A Certificate of Origin is a document used for international trading. The certificate indicates the country of origin and the country where the shipped goods were made. The United States, Canada and Mexico have been trading for decades, however, the North American Free Trade Agreement, or NAFTA, makes the trading process easier and tariff-free. Trading between these three countries requires substantial proof that trading is being conducted by North American countries. Once this is verified, you can get a Certificate of Origin. You must fulfill some requirements before the Certificate of Origin is issued.
Fill out Form 434, the official Certificate of Origin (see Resources). Review Form 434 to ensure the exported products comply with the rules of origin, according to NAFTA.
Compile the shipping addresses and tax identification numbers (TIN) of the importer, exporter and producer. The TIN for the United States consists of an employer identification number, individual taxpayer number or a social security number. For Canada, you'll need an employer number from the Customs Revenue Agency. In Mexico you need the federal taxpayer's registry number.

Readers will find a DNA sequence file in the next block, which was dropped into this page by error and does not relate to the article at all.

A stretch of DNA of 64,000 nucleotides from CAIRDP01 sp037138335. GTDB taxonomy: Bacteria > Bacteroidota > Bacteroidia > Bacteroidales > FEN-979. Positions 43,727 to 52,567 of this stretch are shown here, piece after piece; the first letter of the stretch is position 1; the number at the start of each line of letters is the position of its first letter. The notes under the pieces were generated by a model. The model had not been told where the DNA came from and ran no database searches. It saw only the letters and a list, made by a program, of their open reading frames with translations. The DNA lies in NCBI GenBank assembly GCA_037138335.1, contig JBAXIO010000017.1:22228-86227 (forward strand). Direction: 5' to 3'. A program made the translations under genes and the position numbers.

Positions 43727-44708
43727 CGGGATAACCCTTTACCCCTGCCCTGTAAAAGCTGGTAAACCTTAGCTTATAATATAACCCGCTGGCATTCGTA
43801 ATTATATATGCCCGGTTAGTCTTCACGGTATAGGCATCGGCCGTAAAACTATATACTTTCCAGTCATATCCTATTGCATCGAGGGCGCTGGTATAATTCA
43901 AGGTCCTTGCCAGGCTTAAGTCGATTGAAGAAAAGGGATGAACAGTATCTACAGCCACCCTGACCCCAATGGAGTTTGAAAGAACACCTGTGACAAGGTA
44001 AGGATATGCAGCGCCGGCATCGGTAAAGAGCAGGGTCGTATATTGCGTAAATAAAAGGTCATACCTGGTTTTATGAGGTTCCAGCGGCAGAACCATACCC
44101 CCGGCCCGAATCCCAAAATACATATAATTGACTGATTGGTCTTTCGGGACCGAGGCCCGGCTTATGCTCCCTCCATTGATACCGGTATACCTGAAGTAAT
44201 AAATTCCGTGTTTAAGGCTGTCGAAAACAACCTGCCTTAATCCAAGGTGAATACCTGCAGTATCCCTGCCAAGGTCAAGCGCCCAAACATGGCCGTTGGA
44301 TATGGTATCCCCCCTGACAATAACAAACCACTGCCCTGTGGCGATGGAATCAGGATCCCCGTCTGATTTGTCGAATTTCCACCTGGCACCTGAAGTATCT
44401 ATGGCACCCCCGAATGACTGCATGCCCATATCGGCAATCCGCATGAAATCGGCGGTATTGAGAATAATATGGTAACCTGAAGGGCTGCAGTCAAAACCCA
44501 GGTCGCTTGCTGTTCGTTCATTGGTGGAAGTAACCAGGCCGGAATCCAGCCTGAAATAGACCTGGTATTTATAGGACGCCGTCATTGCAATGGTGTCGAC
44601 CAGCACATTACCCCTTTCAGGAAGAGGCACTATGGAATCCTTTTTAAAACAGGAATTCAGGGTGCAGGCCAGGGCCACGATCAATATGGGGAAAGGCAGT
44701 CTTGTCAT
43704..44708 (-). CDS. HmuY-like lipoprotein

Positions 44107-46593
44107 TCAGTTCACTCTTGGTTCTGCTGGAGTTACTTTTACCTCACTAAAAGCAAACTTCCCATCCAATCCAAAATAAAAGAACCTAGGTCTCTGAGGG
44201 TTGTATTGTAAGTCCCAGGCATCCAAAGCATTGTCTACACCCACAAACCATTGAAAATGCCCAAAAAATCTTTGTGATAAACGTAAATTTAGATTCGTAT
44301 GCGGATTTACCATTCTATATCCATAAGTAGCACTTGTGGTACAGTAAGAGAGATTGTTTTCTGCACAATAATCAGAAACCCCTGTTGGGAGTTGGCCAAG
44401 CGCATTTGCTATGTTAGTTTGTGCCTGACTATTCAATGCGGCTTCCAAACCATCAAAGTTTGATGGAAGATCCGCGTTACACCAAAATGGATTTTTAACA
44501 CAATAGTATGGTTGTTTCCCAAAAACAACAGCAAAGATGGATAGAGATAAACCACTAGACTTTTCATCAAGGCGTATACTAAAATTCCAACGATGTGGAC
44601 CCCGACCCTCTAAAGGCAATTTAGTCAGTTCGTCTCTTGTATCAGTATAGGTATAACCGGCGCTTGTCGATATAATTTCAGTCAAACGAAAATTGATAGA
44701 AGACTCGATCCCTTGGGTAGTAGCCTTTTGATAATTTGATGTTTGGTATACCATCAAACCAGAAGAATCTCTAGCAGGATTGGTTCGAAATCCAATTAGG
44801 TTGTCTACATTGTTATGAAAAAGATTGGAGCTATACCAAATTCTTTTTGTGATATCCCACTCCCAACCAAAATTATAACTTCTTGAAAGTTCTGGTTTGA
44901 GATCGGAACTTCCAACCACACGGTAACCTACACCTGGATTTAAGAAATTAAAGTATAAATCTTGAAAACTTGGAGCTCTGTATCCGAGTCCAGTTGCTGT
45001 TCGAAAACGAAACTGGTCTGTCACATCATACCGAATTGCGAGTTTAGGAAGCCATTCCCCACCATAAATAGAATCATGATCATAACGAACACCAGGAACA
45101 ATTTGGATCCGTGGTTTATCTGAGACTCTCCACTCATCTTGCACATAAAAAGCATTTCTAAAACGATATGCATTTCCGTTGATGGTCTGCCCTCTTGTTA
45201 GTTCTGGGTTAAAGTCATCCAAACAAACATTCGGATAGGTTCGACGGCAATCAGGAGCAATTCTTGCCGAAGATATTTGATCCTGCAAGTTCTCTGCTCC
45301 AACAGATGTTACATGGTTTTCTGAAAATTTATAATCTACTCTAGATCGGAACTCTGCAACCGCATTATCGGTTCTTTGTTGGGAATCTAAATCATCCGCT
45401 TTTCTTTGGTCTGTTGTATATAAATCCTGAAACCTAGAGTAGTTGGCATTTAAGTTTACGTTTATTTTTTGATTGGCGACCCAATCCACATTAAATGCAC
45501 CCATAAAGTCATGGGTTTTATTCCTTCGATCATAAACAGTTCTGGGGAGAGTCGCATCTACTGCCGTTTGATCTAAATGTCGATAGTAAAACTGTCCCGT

Visit the Census Bureau website (see Resources) to acquire a harmonized system classification number. Use the "Schedule B" search engine on the website. In addition, you could contact the United States Census Bureau for Foreign Trade to acquire the classification number.
Complete the certificate of origin. Write the appropriate information in each field on the Form 434, such as exporter name and address, importer name and address, country of origin and other relevant information.
Send Form 434 to the NAFTA Secretariat. Once the NAFTA Secretariat determine that you meet the standards of the NAFTA, Form 434 is notarized. Goods can be traded without any restrictions.
United States Secretary NAFTA Secretariat, U.S. Section Room 2061 14th Street and Constitution Ave., N.W. Washington, D.C. 20230 202-482-5438 USA@nafta-sec-alena.org
Alizarin Black has been a professional freelance writer since 2009. Black writes on various topics including computer hardware and software, video games and electronics. He has been published in "Clarksworld Magazine" for his science fiction. Black has a bachelor's degree in video-game design from the University of Phoenix.